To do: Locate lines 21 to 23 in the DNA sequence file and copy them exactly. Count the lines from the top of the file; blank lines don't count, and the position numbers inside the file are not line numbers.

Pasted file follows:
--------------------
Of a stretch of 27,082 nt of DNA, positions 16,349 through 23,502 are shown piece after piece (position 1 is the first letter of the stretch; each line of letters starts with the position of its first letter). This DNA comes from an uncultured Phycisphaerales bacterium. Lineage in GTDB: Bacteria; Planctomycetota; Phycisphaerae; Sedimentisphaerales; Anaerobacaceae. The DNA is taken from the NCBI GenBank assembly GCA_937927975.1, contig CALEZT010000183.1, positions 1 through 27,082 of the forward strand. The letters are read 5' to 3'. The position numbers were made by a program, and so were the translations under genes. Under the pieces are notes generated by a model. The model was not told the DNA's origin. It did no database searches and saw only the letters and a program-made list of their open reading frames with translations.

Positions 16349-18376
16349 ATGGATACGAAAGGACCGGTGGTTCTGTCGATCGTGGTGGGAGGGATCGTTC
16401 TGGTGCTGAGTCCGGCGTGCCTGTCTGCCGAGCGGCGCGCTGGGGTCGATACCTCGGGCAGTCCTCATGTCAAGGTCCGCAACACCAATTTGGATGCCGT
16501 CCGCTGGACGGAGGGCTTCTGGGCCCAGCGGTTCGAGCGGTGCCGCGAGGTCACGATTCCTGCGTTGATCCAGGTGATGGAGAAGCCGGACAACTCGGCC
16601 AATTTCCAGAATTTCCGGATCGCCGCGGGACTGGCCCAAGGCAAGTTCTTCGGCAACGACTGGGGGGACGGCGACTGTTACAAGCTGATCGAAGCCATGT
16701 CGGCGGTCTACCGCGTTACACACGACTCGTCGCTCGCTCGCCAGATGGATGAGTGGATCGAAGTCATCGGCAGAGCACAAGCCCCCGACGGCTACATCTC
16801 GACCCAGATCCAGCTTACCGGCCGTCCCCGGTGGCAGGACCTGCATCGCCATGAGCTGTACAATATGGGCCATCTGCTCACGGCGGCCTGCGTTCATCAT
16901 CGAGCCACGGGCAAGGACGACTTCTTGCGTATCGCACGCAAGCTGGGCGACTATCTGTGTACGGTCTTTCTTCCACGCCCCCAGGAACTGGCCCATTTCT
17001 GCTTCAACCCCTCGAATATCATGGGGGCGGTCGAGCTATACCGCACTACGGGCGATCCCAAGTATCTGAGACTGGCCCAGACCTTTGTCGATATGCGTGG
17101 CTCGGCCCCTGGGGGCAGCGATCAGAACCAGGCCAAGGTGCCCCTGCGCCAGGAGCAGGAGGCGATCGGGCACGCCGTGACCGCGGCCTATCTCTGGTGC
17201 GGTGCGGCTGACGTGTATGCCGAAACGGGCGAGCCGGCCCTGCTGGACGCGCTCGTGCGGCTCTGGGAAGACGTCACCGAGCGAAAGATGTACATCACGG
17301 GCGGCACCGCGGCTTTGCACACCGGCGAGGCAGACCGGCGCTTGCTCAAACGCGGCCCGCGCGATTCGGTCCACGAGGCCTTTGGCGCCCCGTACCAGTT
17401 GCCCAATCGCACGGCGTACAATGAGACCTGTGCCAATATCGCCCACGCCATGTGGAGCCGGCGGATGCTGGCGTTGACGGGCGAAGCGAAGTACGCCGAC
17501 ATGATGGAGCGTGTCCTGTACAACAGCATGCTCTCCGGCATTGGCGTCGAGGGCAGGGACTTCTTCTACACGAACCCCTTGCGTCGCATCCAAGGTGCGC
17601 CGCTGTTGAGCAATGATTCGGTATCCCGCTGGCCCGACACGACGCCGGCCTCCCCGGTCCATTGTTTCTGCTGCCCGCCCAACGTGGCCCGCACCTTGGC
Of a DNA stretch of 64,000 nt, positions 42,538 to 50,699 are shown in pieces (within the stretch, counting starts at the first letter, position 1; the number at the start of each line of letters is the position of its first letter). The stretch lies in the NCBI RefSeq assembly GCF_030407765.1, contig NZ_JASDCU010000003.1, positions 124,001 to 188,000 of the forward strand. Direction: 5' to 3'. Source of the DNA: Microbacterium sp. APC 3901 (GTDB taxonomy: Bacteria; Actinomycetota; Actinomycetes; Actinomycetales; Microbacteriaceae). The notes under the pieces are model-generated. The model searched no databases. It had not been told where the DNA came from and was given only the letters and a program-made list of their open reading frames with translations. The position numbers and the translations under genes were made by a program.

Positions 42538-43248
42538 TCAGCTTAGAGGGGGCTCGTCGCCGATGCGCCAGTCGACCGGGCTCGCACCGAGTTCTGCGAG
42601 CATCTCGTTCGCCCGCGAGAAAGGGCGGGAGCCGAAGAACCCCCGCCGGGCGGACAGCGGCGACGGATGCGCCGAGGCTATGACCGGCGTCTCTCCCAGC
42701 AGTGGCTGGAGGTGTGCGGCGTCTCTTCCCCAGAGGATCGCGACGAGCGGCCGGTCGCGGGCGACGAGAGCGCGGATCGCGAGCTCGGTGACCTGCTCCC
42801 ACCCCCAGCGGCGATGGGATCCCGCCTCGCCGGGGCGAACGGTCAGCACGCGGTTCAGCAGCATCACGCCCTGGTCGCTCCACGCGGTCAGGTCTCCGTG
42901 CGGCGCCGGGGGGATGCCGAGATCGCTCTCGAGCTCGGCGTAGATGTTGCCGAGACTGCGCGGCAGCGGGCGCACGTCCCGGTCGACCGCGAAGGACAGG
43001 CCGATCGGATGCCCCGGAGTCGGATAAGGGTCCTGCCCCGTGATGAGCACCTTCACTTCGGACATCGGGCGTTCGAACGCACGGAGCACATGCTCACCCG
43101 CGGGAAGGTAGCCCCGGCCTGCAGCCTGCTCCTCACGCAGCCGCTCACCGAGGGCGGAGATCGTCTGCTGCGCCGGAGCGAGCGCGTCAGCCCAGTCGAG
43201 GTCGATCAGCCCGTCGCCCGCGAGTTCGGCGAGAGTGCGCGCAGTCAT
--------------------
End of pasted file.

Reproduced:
42701 AGTGGCTGGAGGTGTGCGGCGTCTCTTCCCCAGAGGATCGCGACGAGCGGCCGGTCGCGGGCGACGAGAGCGCGGATCGCGAGCTCGGTGACCTGCTCCC
42801 ACCCCCAGCGGCGATGGGATCCCGCCTCGCCGGGGCGAACGGTCAGCACGCGGTTCAGCAGCATCACGCCCTGGTCGCTCCACGCGGTCAGGTCTCCGTG
42901 CGGCGCCGGGGGGATGCCGAGATCGCTCTCGAGCTCGGCGTAGATGTTGCCGAGACTGCGCGGCAGCGGGCGCACGTCCCGGTCGACCGCGAAGGACAGG